Working as one for the global good | Inquirer Opinion
Commentary

Working as one for the global good

/ 04:30 AM September 07, 2022

The global community is confronting a number of unprecedented crises: the ongoing challenge of COVID-19 variants, stalled efforts on climate change, supply chain disruptions and Russia’s unprovoked invasion of Ukraine. Now more than ever, China’s increasing rhetorical and military intimidation is jeopardizing regional peace and stability. All of these will impact the security and well-being of the world. As the UN members meet again in New York this year, it is worth reminding these leaders that all people—including the people of Taiwan—deserve to have their voices heard and to be part of the collaborative effort to tackle these challenges for the global good.

A beacon of democracy in Asia and a force for good in the world, Taiwan is a valuable partner that can help overcome these global challenges. Since the outbreak of the COVID-19 pandemic, Taiwan has provided humanitarian support across the globe, including much-needed masks and medical supplies, as well as developing and sharing its homegrown vaccine. Taiwan also sent over 550 tons of relief supplies to the people of Ukraine following the Russian invasion of their country, in addition to making over $40 million in donations for Ukrainian refugees.

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Taiwan is committed to combating climate change, with a blueprint for net-zero carbon emissions by 2050 and policies in place to help achieve the UN Sustainable Development Goals. As the world’s 22nd-largest economy in terms of GDP and a major semiconductor manufacturer, Taiwan plays a key role in global supply chains. And as a defender of democracy, Taiwan is working to safeguard the status quo and support the rules-based international order.

Sadly, Taiwan is unable to participate in the largest and most important forum of global cooperation due to the relentless suppression by the People’s Republic of China (PRC). By deliberately conflating its “One China” principle with the UNGA Resolution 2758—the resolution that determined who represents “China” in the organization some 50 years ago—Beijing is misleading the world by spreading the fallacy that Taiwan is a part of the PRC. Contrary to these false claims, the resolution does not take a position on Taiwan, nor does it include the word “Taiwan.” The long-term status quo is, the ROC (Taiwan) and the PRC are separate jurisdictions, with neither subordinate to the other. The people of Taiwan can only be represented in the international community by their free and democratically elected government.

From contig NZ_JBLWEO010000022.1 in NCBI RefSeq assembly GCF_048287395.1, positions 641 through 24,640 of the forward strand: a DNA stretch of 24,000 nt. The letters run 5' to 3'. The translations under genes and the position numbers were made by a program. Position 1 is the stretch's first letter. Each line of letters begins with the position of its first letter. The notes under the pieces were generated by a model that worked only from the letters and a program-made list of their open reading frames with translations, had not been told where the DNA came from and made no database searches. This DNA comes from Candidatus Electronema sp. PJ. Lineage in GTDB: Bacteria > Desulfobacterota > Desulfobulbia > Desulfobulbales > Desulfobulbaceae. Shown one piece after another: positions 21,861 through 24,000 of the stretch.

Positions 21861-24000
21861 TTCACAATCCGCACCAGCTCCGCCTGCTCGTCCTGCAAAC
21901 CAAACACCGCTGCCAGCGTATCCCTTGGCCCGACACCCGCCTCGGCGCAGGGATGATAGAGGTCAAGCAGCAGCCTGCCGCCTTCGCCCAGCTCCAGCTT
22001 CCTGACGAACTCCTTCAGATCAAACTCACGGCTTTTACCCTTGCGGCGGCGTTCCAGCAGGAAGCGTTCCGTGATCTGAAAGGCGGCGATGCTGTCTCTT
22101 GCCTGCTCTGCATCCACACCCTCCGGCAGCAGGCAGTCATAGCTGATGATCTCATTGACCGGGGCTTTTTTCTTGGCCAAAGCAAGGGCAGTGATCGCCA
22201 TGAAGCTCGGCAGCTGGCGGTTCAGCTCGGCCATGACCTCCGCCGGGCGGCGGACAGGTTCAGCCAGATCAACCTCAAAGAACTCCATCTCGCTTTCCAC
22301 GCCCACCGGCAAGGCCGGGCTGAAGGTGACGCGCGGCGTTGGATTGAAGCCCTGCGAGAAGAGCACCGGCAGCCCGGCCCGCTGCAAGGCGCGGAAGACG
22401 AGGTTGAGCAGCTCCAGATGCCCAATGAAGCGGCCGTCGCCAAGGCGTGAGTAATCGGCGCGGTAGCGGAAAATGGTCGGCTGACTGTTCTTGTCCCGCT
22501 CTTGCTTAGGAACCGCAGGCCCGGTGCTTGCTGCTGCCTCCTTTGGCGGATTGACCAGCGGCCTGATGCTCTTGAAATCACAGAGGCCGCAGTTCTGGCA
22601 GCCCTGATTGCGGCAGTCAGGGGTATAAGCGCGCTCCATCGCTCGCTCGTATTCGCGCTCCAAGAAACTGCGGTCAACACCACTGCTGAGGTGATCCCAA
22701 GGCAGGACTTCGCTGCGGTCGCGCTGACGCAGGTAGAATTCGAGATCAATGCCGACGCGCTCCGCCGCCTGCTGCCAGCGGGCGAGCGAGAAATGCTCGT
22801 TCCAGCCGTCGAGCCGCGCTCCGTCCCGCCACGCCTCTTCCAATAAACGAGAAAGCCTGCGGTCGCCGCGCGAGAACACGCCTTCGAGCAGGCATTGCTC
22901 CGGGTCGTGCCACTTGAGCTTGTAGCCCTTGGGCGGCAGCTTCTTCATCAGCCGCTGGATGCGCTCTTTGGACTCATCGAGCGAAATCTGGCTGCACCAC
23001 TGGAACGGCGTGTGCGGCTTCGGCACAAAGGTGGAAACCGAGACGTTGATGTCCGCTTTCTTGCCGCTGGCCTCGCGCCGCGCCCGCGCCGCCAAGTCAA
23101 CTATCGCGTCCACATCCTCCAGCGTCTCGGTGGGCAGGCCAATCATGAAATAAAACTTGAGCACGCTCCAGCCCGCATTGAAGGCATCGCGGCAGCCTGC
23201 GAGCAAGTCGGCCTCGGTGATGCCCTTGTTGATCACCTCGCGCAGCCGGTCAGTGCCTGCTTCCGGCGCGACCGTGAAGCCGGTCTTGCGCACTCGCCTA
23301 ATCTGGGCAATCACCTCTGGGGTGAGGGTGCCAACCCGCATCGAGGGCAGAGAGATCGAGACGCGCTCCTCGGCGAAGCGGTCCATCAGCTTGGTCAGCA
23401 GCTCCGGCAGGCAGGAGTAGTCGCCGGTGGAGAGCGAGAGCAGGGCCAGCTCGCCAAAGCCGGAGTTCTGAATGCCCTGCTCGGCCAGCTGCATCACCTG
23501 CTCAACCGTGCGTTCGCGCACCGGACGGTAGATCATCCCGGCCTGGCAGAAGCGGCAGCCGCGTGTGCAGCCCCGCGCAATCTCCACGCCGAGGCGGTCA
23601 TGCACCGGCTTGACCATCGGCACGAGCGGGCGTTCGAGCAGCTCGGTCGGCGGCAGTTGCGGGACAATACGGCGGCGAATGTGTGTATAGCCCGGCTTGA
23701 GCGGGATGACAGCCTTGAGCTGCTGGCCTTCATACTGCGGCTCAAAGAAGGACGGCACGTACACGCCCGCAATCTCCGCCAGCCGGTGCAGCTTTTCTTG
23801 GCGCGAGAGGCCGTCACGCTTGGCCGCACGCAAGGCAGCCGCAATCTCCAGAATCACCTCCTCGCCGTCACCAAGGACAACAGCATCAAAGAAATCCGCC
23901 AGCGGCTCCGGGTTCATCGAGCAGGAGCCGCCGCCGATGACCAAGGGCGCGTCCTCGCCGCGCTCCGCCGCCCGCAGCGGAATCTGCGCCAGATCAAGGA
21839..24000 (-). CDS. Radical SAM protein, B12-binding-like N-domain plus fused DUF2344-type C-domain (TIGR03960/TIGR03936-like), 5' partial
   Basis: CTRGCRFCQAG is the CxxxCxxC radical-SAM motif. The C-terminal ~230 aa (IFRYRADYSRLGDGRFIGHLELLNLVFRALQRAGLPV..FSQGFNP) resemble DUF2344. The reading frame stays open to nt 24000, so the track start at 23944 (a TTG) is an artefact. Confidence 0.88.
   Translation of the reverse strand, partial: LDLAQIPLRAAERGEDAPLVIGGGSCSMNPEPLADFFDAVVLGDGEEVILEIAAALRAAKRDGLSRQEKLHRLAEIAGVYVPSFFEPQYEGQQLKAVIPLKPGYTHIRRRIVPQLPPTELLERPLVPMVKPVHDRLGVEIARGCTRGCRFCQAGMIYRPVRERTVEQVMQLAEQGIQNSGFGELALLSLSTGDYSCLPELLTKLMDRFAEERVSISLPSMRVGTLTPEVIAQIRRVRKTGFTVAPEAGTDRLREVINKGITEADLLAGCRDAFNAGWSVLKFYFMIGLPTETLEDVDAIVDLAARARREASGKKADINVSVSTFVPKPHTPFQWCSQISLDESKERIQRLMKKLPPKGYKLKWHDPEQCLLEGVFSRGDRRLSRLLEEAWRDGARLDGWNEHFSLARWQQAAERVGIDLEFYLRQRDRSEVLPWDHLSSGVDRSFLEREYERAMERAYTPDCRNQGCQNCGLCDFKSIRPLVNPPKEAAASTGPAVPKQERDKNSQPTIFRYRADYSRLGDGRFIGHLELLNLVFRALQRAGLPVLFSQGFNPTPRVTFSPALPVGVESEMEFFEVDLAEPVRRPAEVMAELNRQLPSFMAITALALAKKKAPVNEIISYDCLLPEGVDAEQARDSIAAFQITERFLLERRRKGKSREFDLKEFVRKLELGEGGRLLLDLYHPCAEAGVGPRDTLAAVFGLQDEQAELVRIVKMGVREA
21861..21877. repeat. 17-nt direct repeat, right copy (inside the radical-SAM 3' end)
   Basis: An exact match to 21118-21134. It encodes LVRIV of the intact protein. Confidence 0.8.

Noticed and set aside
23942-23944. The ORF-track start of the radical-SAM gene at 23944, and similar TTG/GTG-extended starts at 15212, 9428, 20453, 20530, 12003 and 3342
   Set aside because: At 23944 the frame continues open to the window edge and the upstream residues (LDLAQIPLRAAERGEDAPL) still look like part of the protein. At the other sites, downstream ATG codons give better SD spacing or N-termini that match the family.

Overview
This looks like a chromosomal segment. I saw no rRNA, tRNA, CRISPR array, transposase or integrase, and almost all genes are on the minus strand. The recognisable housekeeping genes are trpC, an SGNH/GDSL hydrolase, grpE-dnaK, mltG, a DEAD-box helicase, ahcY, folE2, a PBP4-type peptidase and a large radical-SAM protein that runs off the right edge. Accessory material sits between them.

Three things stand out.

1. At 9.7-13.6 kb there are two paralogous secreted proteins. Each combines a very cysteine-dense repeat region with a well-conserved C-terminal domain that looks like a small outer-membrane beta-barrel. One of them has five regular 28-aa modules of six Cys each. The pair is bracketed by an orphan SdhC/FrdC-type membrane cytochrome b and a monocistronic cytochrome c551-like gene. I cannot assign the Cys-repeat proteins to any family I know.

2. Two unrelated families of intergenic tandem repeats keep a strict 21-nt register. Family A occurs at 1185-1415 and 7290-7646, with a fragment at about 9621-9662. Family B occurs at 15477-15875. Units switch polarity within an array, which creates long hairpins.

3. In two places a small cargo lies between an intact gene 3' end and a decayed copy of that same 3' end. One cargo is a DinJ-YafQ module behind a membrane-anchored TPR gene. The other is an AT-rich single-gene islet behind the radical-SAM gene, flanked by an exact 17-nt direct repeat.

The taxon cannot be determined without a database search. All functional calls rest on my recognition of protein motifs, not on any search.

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The wrongful interpretation of UNGA Resolution 2758 has long deprived Taiwan of the right to participate in the UN and its specialized agencies, and it has also denied the international community an opportunity to benefit from Taiwan’s contributions. Worse yet, the PRC’s efforts to rewrite Taiwan’s status at the UN further undermine global peace and stability.

The UN Charter states clearly that the purposes and principles of the UN are to maintain international peace and stability, and that international disputes should be resolved by peaceful means. However, Beijing continues to conduct military exercises in areas around Taiwan, undermining the status quo in the Taiwan Strait, escalating tensions, impacting international trade and transportation, and putting regional peace and security at risk. Such irresponsible actions need to be condemned and brought to a halt. Given the current circumstances, it is even more important that UN and its member states stop allowing such a member, which ironically is a member of the UN Security Council, to dictate the positions of the organization to suit its own political agenda.

Taiwan will resolutely defend its sovereignty and security, and continue to exercise restraint in response to China’s provocations and work together with like-minded countries to uphold peace and stability in the region.

The theme of the 77th session of the UN General Assembly, “A watershed moment: transformative solutions to interlocking challenges” pointedly reminds us of the grave challenges facing the international community: the COVID-19 pandemic, food and energy shortages, disrupted global supply chains, and climate change, etc. When the UN talks about “joint solutions” and “solidarity” to tackle “interconnected crises,” we could not agree more. Taiwan is more than willing and able to be part of such joint solutions.

Our shared obstacles require all hands on deck. Those grave interconnected crises cannot be resolved until the entire world comes together. Let’s work together as one for the global good!

Jaushieh Joseph Wu is minister of foreign affairs at the Republic of China (Taiwan).

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